So, now that it’s over, what are my thoughts on WandaVision as a whole? For the most part, it’s been a pretty fun ride; all of its call-backs to past sitcom eras have been nothing short of spectacular, with tons of credit going to these writers, filmmakers and actors who clearly studied a lot of classics from Bewitched to Malcolm in the Middle inside and out, and near-perfectly replicated the kind of dialogue, performances, camera angles and even effects to create their own homage that also works well as its own entity. When it has to be more of a traditional MCU entry, it’s not as endearing but you’re still enjoying the ride, being introduced or re-introduced to characters that are easy to like and root for, and setting up some intriguing new paths for them to follow in the future. Not everything flows as smoothly as it’d like, with some episodes tending to drag in terms of pacing, and some of the mysteries it initially sets up aren’t resolved in the most satisfying of ways, but it’s a show that never becomes boring, for there is at least one thing per episode that keeps you hooked, from a surprise character reveal or a catchy-as-hell theme tune.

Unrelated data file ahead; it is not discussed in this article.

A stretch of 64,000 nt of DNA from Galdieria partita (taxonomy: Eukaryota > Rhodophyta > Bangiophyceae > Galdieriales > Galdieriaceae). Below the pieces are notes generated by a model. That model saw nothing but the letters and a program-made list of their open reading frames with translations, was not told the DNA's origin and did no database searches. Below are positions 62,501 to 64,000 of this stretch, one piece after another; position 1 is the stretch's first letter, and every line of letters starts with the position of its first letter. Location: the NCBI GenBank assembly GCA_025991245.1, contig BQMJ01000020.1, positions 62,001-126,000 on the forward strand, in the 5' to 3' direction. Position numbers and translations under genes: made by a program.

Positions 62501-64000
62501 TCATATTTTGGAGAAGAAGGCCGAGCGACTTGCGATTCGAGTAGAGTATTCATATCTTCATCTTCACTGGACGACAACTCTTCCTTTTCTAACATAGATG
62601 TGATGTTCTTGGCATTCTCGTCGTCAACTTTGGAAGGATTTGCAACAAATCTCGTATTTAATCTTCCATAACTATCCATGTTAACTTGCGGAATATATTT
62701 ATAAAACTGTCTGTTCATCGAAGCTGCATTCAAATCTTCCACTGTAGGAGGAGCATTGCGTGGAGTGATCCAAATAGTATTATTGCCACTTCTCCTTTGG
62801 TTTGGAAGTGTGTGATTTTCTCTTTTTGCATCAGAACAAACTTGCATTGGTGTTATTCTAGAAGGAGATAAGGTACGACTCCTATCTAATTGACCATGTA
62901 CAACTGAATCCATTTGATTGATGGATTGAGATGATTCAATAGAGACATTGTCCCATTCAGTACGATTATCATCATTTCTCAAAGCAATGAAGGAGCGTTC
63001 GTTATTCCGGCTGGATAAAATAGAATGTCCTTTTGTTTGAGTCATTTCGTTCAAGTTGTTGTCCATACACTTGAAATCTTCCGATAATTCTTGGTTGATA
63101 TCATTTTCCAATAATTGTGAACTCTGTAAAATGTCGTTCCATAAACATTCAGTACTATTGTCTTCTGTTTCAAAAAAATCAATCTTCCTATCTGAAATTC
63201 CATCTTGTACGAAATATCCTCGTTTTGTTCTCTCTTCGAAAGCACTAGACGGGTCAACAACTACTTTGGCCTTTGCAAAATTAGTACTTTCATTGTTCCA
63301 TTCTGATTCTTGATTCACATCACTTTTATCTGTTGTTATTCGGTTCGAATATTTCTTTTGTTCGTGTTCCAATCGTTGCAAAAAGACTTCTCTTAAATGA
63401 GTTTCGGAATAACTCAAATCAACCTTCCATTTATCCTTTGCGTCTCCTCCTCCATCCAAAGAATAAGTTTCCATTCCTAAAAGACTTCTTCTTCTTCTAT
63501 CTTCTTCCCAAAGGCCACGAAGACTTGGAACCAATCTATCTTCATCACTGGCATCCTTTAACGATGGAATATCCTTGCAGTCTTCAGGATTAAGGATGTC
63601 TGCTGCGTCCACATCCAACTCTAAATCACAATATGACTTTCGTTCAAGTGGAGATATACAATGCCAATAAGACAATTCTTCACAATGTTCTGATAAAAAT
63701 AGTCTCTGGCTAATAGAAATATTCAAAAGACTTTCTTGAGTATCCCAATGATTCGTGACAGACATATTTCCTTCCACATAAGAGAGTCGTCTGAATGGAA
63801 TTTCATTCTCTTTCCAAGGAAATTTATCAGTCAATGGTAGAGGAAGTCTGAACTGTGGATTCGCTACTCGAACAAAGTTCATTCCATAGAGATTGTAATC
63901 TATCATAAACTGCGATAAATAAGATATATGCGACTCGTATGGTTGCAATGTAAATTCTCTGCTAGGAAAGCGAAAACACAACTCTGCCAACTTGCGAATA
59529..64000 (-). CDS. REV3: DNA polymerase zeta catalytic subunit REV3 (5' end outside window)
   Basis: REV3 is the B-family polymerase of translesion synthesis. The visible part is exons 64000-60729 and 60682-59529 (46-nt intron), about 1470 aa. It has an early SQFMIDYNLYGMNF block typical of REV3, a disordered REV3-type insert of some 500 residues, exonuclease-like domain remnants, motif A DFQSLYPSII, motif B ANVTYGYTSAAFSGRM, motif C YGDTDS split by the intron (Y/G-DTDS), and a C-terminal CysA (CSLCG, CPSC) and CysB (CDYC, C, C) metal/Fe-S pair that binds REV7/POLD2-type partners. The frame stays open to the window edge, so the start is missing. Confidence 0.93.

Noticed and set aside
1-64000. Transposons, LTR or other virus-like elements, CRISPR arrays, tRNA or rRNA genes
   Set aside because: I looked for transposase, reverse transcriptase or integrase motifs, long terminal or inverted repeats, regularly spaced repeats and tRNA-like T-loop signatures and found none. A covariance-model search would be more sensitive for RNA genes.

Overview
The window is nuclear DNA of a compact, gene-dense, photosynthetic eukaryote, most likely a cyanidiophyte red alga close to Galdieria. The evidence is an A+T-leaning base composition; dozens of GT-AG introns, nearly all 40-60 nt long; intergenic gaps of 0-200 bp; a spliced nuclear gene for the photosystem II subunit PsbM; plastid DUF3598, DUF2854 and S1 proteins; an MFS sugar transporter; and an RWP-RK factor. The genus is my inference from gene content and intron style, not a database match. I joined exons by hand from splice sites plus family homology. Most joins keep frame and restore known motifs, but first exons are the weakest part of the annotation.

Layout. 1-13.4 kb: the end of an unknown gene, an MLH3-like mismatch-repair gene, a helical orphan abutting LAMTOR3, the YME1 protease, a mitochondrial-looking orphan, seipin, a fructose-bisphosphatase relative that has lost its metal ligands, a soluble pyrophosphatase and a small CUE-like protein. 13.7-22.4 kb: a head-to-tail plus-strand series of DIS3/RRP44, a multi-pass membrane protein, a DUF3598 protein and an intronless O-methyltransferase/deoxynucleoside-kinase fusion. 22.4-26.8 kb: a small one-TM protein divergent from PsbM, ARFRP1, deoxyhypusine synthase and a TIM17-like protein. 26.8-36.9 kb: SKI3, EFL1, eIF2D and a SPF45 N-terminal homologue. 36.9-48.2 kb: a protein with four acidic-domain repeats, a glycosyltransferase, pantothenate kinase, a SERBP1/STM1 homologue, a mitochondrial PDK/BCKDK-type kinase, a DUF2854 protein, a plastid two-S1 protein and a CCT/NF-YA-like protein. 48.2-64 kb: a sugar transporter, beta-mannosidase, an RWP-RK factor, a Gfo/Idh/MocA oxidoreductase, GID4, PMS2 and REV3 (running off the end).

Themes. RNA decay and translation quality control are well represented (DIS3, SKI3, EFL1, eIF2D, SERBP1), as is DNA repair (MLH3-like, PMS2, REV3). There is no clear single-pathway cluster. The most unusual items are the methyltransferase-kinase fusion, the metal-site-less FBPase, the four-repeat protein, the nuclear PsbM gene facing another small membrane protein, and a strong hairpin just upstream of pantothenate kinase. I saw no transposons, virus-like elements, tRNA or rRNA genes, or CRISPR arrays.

One other thing you cannot possibly take away from this series if you tried is how both Elizabeth Olsen and Paul Bettany have well and truly grown into these characters. They are not only having plenty of fun paying tribute to sitcom performances like those of Dick Van Dyke and Mary Tyler Moore, but they also show great humanity and ferocity in their turns that make their characters just leap out of the comics and onto the screen; Olsen, in particular, has frankly never been better, fully showing her range throughout this show while staying true to the Wanda Maximoff we were first introduced to back in 2015. She’ll be back in Doctor Strange in the Multiverse of Madness (but as for Vision, how this episode ends leaves his fate both final and somewhat ambiguous), but we’re already counting down the days until the Scarlet Witch is officially back in our lives.

Next up on Marvel’s roster is The Falcon and the Winter Soldier, and if WandaVision is anything to go by we’re in for something that’ll make cosying up in front of the TV truly cool once again.


WandaVision: Episode 9 – The Series Finale doesn’t offer many satisfying answers, but still manages to leave off with some decent MCU action and some long-awaited reveals, concluding a series that has served as a beautiful homage to sitcoms and a fun showcase for its two titular characters and their actors.


All episodes of WandaVision are now available on Disney+. 


Did you like this review? Want to know when the next one comes out?

Sign up to our e-mail service today, and get our latest reviews and previews sent straight to your inbox!